1 month ago
Reply to  Tim Hirst

With modern USV technology there should be significantly cheaper alternatives to pulling a towed sonar array through the ocean than a £1bn frigate for the base platform. Realistically if we are hunting subs in the North Atlantic and South China sea, 8 frigates will only be able to cover a drop in the ocean. They are far to expensive to perform the task they are required to perform.

Ron5
Ron5
1 month ago
Reply to  Mike

Babcock’s “building within the price quote” and Bae “wanting HMG to pay” amounts to exactly the same thing 😀

Tommo
Tommo
1 month ago

Has this Venture no pun intended on the old footprint of the Hunt and Sandown Shed ?

Lusty
Lusty
1 month ago
Reply to  Tommo

The old shed is still there. It’ll still be used for MCM support, as well as the Ukrainian order and T31.

Tommo
Tommo
1 month ago
Reply to  Lusty

Cheers Lusty ,the new shed will undoubtedly have the Automatic Bird scarers fitted if your unaware of them of an evening you don’t just spill yer coffee so too speak

Lusty
Lusty
1 month ago
Reply to  Tommo

I appreciate the warning, haha.

I hear RAF Marham will be fitted with automatic rice dispensers to dry out lost aircraft. 😉

Tommo
Tommo
1 month ago
Reply to  Lusty

Got too find it before the Rice eaters locate it 😋

Lusty
Lusty
1 month ago
Reply to  Tommo

😂😂

Monkey spanker
Monkey spanker
1 month ago
Reply to  Tommo

I heard they were just going to put a few bottles of buck fast on the roof and let the local teenagers scare the birds away.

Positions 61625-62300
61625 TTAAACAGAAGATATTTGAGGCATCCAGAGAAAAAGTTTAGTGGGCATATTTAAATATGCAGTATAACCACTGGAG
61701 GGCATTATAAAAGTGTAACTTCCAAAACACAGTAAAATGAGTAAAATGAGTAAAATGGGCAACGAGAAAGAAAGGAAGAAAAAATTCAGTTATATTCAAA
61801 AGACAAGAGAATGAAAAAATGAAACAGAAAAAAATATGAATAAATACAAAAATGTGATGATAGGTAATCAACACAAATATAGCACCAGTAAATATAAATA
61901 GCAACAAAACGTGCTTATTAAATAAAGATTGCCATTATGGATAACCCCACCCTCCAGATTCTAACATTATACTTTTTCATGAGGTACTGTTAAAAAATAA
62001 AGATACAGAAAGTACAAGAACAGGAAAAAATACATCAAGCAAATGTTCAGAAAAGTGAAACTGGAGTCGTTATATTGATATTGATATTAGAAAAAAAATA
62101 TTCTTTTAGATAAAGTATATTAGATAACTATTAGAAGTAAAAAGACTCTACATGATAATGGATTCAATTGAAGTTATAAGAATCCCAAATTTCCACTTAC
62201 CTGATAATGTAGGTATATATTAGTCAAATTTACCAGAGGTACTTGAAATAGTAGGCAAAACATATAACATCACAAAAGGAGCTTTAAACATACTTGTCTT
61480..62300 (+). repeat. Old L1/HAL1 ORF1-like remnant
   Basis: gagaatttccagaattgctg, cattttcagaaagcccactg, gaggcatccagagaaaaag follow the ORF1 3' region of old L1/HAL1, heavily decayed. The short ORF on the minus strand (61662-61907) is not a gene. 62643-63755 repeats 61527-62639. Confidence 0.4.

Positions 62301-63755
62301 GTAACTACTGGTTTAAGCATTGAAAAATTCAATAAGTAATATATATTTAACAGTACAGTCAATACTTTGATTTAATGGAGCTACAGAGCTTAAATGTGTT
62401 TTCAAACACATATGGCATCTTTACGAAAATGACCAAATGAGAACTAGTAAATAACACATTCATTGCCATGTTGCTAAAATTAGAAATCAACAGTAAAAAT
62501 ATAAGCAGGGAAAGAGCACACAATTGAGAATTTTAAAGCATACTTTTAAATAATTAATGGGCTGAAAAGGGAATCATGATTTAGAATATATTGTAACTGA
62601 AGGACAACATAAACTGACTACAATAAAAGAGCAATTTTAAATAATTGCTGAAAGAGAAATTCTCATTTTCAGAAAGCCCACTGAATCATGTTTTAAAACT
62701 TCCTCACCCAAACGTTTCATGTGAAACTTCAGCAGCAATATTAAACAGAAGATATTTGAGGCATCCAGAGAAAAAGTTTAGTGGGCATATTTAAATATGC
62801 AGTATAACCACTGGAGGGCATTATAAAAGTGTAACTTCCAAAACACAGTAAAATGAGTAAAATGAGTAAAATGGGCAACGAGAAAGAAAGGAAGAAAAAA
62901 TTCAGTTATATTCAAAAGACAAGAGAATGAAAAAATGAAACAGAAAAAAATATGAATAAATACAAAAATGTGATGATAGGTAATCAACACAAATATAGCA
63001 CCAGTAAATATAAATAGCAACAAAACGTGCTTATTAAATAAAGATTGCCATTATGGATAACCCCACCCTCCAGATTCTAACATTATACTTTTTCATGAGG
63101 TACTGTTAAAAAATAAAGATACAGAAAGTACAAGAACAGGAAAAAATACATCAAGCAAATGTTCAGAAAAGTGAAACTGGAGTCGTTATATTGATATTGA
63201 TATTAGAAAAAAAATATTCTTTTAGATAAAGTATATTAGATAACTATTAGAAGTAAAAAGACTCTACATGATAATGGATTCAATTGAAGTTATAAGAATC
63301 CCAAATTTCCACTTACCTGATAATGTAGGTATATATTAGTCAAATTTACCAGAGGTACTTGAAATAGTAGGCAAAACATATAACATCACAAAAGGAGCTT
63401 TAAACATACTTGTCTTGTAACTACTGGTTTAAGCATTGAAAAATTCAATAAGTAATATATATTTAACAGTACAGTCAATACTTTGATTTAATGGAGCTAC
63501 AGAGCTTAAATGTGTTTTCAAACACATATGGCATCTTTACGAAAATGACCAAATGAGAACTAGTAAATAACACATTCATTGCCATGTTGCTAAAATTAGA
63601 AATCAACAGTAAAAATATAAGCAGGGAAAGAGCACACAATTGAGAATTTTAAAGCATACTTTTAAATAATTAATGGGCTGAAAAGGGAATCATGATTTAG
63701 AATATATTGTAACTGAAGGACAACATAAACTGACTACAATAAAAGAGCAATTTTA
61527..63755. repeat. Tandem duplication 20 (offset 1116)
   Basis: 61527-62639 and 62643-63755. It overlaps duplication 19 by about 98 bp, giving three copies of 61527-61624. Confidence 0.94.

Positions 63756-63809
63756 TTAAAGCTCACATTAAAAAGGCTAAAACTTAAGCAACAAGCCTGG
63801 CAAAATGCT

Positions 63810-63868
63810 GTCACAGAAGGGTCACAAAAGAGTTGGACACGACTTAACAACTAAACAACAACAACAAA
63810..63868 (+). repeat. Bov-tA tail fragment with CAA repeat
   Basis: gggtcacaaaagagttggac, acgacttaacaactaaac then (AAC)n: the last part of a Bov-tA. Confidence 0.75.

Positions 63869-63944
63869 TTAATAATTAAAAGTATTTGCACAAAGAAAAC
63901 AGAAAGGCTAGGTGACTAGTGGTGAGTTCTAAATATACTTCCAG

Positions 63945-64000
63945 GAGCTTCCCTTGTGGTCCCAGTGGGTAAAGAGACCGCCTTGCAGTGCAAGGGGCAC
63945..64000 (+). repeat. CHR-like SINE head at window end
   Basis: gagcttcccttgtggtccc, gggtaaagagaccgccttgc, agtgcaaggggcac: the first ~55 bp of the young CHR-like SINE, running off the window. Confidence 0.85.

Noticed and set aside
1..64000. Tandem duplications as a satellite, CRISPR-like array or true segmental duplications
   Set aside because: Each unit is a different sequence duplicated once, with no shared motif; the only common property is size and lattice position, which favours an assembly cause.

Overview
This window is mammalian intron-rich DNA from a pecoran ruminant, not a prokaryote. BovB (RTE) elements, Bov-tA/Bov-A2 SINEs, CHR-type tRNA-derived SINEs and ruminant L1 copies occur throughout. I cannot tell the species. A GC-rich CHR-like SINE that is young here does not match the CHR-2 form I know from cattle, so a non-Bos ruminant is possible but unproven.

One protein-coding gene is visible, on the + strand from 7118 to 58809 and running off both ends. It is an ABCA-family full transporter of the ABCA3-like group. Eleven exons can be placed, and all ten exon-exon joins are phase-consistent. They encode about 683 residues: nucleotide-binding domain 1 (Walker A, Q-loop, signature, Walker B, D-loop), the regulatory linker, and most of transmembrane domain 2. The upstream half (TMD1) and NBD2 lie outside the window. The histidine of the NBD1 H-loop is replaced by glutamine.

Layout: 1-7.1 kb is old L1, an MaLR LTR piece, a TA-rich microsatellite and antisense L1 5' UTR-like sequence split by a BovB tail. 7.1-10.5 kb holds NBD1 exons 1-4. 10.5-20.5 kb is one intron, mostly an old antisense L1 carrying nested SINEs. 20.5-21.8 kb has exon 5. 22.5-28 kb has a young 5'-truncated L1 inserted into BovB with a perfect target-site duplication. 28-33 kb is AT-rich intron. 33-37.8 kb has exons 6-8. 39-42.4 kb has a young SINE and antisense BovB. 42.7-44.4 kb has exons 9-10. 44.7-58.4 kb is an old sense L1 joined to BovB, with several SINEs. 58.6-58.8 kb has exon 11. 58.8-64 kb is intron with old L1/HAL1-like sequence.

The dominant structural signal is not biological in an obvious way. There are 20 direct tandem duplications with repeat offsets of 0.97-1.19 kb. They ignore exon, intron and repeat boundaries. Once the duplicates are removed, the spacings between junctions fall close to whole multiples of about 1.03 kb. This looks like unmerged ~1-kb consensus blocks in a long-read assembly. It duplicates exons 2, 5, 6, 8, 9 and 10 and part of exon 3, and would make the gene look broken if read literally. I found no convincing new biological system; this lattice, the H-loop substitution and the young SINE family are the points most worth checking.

Tommo
Tommo
1 month ago
Reply to  Monkey spanker

Buckfast, now that’s a blast from the past didn’t think that little number was still going MS

Steve Salt
Steve Salt
1 month ago

Fake News !
Everyone knows that there`s no shipbuilding in Scotland.
BETRAYAL !!!!!

Barry Larking
Barry Larking
1 month ago
Reply to  Steve Salt

There speaks one who knows the truth!

Ryan Brewis
Ryan Brewis
1 month ago

Babcock must be fairly certain of more work now they’ve got their foot in, otherwise it’s a bit daft building a shed that size capable of side by side builds surely.

Supportive Bloke
Supportive Bloke
1 month ago
Reply to  Ryan Brewis

I’d not be surprised if it paid back for just the T31. The issue is cost certainty. If you stick the weather variable into the costs matrix is goes all over the place. In construction, as in shipbuilding, productivity tanks if you are working exposed. And costs spiral if you have to try and shrink wrap the world to do climate control. It can be done, it is done routinely, but it is another timeline to work in. Much better to do what Babcock have done and create a controlled working environment where a sensible ambient temperature and no wind… Read more »

Tommo
Tommo
1 month ago
Reply to  Ryan Brewis

We’ve all heard of Beds in Sheds with the influx of Asylum seekers job done curtesy of babcock

Ravi
Ravi
1 month ago

Two frigates at a time? That is so sweet! And the money will come from where? Oh, OK, even though I’m not a UK-er, I’m willing to contribute my penny jar.

George Parker
George Parker
1 month ago

This should have been built on Tyneside.